Second, let us note that the offering does not only include the gold or items offered, but also the work that went into turning them into the tabernacle. Likewise, our offerings are not only our money that we give to God’s church, but also our work with our natural God-given gifts and talents. If we speak, or sing, or play musical instruments, or make artistic works, or write, or carve wood or stone, or build houses, or fix cars, or make clothing, or serve our brethren and neighbors in a godly fashion, or pray on someone’s behalf in time of need, we make an offering to God. Let us not be so consumed with material and physical matters that we forget the larger context of offerings, and show praise and gratitude for the offerings of others, for which we pray they will be blessed both now and in the world to come by our loving Father in heaven.

Much More Than Enough

For our final passage in today’s offertory message, let us turn to Exodus 36:2-7. Here we see what God says about the offering that the children of Israel gave. Exodus 36:2-7 reads as follows: “Then Moses called Bezalel and Aholiab, and every gifted artisan whose work was stirred, to come and do the work. And they received from Moses all the offering which the children of Israel brought for the work of the service of making the sanctuary. So they continued bringing to him freewill offerings every morning. Then all the craftsmen who were doing all the work of the sanctuary came, each from the work he was doing, and they spoke to Moses saying, “The people bring much more than enough for the service of the work which the Lord commanded us to do.” So Moses gave a commandment and they caused it to be proclaimed throughout the camp, saying, “Let neither man nor woman do any more work for the offering of the sanctuary.” And the people were restrained from bringing, for the material they had was sufficient for all the work to be done—indeed too much.”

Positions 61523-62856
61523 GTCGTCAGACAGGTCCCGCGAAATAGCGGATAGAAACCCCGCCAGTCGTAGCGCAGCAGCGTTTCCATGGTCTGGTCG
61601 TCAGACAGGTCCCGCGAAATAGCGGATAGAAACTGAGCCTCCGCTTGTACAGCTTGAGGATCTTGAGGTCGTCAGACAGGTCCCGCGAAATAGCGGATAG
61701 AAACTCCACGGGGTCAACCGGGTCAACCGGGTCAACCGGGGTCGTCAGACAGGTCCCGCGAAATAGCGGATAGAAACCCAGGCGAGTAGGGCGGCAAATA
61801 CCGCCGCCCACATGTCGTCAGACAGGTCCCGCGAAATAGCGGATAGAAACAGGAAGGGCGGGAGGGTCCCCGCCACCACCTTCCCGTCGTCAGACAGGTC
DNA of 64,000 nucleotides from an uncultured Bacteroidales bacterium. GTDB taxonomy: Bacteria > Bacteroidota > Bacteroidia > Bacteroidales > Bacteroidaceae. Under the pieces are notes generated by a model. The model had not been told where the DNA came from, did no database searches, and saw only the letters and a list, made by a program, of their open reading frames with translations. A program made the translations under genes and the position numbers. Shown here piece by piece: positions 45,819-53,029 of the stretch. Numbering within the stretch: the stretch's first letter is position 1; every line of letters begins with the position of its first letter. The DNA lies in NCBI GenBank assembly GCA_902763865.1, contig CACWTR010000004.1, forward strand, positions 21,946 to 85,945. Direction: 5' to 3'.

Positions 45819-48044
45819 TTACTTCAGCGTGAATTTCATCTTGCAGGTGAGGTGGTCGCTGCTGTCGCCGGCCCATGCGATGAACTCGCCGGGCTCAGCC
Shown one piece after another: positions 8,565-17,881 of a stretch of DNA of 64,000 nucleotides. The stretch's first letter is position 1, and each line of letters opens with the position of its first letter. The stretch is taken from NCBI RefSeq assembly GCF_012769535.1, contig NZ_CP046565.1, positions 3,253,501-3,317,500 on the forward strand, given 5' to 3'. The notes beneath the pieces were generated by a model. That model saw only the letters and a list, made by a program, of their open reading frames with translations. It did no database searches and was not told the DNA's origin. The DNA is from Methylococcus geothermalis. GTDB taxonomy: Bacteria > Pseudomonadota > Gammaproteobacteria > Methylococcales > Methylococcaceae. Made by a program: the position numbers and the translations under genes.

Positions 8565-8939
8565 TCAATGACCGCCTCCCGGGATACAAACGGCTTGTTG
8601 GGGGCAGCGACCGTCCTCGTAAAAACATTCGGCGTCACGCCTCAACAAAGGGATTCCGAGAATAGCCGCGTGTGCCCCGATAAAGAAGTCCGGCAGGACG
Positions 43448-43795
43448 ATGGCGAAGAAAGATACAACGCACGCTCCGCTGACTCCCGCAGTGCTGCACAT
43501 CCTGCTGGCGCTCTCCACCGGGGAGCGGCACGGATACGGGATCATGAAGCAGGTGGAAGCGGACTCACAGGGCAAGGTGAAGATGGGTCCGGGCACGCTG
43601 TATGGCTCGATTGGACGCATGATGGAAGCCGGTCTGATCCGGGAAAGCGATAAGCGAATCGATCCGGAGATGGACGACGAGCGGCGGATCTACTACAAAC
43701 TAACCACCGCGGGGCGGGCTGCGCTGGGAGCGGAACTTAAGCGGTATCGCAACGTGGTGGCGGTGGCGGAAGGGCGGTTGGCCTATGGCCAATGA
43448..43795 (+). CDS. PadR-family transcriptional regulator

Let us note one final lesson from the story of this offering. The children of Israel gave with a willing heart, so much so that they gave more than God needed for the building of the tabernacle. When they had given enough, Moses commanded that the offering stop—because neither he nor anyone else was to be made wealthy as a result of the offerings of others. When people give genuinely with a willing heart, what the people give is enough, often much more than enough, for the purposes and plans of God. For God does not need our generosity—He is the maker of all things on heaven and earth and needs nothing from us—rather, God wishes us to be willing givers for our own spiritual benefit.


So, in conclusion, let us remember the three lessons we learn from the offering from ancient Israel for the building of the tabernacle in our own offerings today. First, God is specific about his offerings, and concerned above all else that they be done willingly and not coerced by others. Second, offerings are given by everyone, not merely the wealthy and powerful; and they not only include money and items, but also labor and service. Third, when we give generously and willingly, what we give is more than enough for God’s purposes. Let us remember today, and every Holy Day, to give as the children of Israel did in Exodus chapters 35 and 36, with a willing heart.

About nathanalbright

I'm a person with diverse interests who loves to read. If you want to know something about me, just ask.
This entry was posted in Bible, Biblical History, Christianity, Church of God, History, Sermonettes and tagged , . Bookmark the permalink.

1 Response to Whoever Is Of A Willing Heart

  1. Pingback: Book Review: Enemies Of The Heart | Edge Induced Cohesion

Leave a Reply

Fill in your details below or click an icon to log in:

WordPress.com Logo

You are commenting using your WordPress.com account. Log Out /  Change )

Twitter picture

You are commenting using your Twitter account. Log Out /  Change )

Facebook photo

You are commenting using your Facebook account. Log Out /  Change )

Connecting to %s